Concluding Doha Round is priority for G20 leaders, Lamy
Director-General Pascal Lamy, in a speech to G20 business leaders in Toronto on 26 June 2010, cited the role of the multilateral trading system in keeping protectionism in check during the financial crisis. He said concluding the Doha Round would provide a welcome stimulus package to the world economy. This is what he said:
I would like to congratulate you for putting together this impressive gathering of business leaders to discuss drivers of sustainable growth.
This meeting takes place as we seem to be emerging from the most severe economic crisis in decades; a crisis that has shaken many of your businesses and shed millions of jobs.
And as we may be turning the corner of the crisis, strengthening world economic recovery is key to repairing the damage that has been caused by the financial crisis. Today we need fiscal consolidation as much as we need economic growth.
Open trade and international investment are central to the exercise. They can help drive global growth and support macroeconomic adjustment to bring various imbalances back to economically and politically sustainable levels.
This is why trade — and its role of engine of growth — needs to be an integral part of the framework for sustainable, balanced growth which the G20 has been putting together since the Pittsburgh summit.
Trade was a major casualty of the financial crisis. It contracted sharply from the last quarter of 2008, and in 2009 fell by an unprecedented 12 percent. The ratio of global trade to GDP declined by one-third as international supply chains magnified the contraction and distributed it worldwide, reflecting just how deeply integrated the global economy has become.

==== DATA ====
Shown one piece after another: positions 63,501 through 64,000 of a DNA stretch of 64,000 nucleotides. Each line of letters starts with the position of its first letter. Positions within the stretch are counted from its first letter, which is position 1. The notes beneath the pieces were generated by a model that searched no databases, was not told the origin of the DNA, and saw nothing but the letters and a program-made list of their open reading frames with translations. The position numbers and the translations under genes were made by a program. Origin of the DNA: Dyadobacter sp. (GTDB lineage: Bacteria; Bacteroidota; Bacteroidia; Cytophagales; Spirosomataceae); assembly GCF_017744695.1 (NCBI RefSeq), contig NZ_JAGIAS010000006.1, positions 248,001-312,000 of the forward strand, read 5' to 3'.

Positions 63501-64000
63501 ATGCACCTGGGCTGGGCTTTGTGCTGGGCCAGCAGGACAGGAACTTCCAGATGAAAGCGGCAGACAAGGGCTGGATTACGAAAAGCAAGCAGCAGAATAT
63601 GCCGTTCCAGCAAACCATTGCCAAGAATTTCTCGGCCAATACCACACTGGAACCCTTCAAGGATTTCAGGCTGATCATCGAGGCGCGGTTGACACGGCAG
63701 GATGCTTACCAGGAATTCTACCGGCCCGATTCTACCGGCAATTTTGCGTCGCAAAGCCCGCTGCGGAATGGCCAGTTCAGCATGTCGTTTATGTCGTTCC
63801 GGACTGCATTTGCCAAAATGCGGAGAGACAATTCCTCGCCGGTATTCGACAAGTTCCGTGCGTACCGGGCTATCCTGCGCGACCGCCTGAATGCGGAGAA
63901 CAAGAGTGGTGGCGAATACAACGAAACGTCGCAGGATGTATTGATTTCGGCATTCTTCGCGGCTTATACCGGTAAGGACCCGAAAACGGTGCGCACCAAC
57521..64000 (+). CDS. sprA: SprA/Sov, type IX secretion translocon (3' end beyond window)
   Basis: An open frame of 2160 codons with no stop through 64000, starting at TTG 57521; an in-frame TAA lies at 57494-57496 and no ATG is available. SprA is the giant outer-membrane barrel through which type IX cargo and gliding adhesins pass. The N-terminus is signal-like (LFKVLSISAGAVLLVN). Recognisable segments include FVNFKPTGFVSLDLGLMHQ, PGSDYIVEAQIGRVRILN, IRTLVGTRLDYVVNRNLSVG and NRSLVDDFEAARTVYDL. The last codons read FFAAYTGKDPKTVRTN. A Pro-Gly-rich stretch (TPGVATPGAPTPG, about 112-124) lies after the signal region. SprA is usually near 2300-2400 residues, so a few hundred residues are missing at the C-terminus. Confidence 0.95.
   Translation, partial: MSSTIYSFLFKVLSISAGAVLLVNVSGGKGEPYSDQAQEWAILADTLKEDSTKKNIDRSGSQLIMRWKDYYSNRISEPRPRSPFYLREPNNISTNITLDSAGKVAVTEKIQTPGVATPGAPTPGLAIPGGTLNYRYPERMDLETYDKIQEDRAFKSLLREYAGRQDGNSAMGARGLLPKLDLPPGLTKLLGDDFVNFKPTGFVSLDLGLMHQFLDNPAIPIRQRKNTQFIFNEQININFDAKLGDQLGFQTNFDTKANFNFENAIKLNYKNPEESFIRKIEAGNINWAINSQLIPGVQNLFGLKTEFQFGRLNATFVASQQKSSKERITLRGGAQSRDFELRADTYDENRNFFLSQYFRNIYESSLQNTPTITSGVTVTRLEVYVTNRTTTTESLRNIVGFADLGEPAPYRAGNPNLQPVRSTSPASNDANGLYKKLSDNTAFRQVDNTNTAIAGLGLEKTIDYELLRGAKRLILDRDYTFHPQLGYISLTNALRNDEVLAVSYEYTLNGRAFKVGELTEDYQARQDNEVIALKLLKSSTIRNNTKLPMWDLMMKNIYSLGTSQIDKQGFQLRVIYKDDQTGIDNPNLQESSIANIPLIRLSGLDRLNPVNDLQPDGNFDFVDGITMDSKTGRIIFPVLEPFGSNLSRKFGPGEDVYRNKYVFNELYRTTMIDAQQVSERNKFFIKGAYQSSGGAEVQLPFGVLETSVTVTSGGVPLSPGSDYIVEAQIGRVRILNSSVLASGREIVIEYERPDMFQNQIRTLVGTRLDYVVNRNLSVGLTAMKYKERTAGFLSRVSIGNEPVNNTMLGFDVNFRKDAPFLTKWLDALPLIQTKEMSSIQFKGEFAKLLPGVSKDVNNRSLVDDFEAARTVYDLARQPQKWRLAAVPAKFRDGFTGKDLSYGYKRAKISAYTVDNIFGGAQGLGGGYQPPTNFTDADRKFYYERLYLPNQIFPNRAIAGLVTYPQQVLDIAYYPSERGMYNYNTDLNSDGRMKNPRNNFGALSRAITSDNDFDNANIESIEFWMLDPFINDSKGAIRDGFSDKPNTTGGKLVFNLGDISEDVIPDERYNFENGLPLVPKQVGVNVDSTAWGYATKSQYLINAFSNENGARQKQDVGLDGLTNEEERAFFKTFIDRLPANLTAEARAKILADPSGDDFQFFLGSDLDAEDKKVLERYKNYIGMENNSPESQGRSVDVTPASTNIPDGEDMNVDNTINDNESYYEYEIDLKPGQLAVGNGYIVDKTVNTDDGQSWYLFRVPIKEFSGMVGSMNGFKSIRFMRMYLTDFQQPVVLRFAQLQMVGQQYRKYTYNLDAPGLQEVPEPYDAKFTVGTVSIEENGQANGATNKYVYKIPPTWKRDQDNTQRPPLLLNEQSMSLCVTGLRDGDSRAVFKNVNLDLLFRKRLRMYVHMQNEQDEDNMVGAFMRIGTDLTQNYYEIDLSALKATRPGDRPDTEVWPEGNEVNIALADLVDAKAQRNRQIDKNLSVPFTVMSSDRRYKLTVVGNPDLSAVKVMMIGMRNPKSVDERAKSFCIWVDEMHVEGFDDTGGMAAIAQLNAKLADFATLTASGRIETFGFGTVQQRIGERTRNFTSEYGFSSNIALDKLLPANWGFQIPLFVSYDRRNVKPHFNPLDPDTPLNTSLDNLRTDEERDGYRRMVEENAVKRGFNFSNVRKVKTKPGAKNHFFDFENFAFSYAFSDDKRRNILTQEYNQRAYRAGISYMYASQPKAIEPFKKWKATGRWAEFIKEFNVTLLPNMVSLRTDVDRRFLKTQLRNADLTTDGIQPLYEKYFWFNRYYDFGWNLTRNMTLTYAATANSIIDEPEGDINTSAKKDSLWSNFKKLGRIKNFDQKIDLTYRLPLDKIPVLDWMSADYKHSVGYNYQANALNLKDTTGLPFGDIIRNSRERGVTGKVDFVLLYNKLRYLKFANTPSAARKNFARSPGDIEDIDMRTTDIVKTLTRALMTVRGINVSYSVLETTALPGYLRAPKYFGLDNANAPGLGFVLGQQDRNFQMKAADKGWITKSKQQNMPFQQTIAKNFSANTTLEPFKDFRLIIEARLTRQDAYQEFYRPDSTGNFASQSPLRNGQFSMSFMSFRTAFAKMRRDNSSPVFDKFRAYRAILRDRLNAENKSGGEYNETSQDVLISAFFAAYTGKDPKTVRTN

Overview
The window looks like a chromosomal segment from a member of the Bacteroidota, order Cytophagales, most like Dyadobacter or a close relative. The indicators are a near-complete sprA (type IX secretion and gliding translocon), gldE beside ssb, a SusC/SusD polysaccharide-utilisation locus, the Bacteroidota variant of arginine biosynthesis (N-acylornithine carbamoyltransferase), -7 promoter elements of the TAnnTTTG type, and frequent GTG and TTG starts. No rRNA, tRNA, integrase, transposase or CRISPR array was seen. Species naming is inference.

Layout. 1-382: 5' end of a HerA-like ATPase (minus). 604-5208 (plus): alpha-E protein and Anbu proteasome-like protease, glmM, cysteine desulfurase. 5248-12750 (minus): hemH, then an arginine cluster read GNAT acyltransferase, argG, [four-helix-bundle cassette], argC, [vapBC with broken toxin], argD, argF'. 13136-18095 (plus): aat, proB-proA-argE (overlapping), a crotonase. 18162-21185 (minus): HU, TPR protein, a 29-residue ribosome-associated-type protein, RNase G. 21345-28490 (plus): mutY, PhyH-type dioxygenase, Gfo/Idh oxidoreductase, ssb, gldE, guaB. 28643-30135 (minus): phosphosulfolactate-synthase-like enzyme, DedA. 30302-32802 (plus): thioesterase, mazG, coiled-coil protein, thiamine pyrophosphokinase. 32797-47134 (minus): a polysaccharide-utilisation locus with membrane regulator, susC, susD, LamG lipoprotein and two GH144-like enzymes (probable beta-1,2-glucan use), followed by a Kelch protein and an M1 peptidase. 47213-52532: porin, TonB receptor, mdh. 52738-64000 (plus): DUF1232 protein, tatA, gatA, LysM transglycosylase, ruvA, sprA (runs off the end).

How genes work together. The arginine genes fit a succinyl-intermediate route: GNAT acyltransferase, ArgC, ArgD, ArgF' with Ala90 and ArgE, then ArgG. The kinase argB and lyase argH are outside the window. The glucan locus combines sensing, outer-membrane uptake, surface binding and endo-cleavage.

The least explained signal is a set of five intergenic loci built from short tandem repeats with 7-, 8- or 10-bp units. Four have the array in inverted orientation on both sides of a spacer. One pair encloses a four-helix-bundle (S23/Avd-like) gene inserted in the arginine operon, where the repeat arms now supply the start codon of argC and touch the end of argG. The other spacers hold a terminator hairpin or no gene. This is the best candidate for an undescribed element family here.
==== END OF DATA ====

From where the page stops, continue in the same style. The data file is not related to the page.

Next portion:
The main cause of the contraction in trade was the collapse of aggregate demand. There is no surprise in that, given how highly leveraged consumption had become in North America and parts of Europe by 2008 and how quickly that was undermined by the choking off of bank credit.
The credit squeeze hit trade through shortages of short-term trade-financing as well, such as letters of credit which are vital for many developing countries as well as small and medium-scale businesses worldwide. The G20 support package for trade finance that was agreed in London last year has helped substantially to resolve this problem. But for business in many low-income developing countries, the availability and affordability of trade finance remains a serious constraint. This is why it is important that there be no rush to exit this package and that more targeted trade finance is provided to address these specific needs.
More surprising, perhaps, is that trade protectionism played a limited part in the contraction of trade last year. Protectionism is probably the only crisis dog that did not bark so far. Careful monitoring of trade restrictions by the WTO shows some slippage by G20 countries, but overall the impact of new restrictions has been limited — no more than 1 percent of world trade flows has been affected since 2008. The traditional barometer of protectionist pressure is increased demand from the private sector for trade remedies, yet this has not materialised: anti-dumping, countervailing and safeguard action remain within pre-crisis ranges.